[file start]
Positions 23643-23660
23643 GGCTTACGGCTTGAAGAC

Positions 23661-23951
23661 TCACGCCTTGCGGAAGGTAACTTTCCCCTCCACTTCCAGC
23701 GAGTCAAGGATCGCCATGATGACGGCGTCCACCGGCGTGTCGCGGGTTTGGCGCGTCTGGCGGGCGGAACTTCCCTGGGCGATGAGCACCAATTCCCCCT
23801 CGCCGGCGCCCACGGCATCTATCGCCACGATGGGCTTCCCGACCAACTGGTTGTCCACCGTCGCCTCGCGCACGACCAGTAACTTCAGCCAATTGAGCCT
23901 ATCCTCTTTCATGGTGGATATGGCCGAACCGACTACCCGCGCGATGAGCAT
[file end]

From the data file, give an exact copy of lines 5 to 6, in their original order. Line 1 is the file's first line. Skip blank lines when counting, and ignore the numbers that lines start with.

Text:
23701 GAGTCAAGGATCGCCATGATGACGGCGTCCACCGGCGTGTCGCGGGTTTGGCGCGTCTGGCGGGCGGAACTTCCCTGGGCGATGAGCACCAATTCCCCCT
23801 CGCCGGCGCCCACGGCATCTATCGCCACGATGGGCTTCCCGACCAACTGGTTGTCCACCGTCGCCTCGCGCACGACCAGTAACTTCAGCCAATTGAGCCT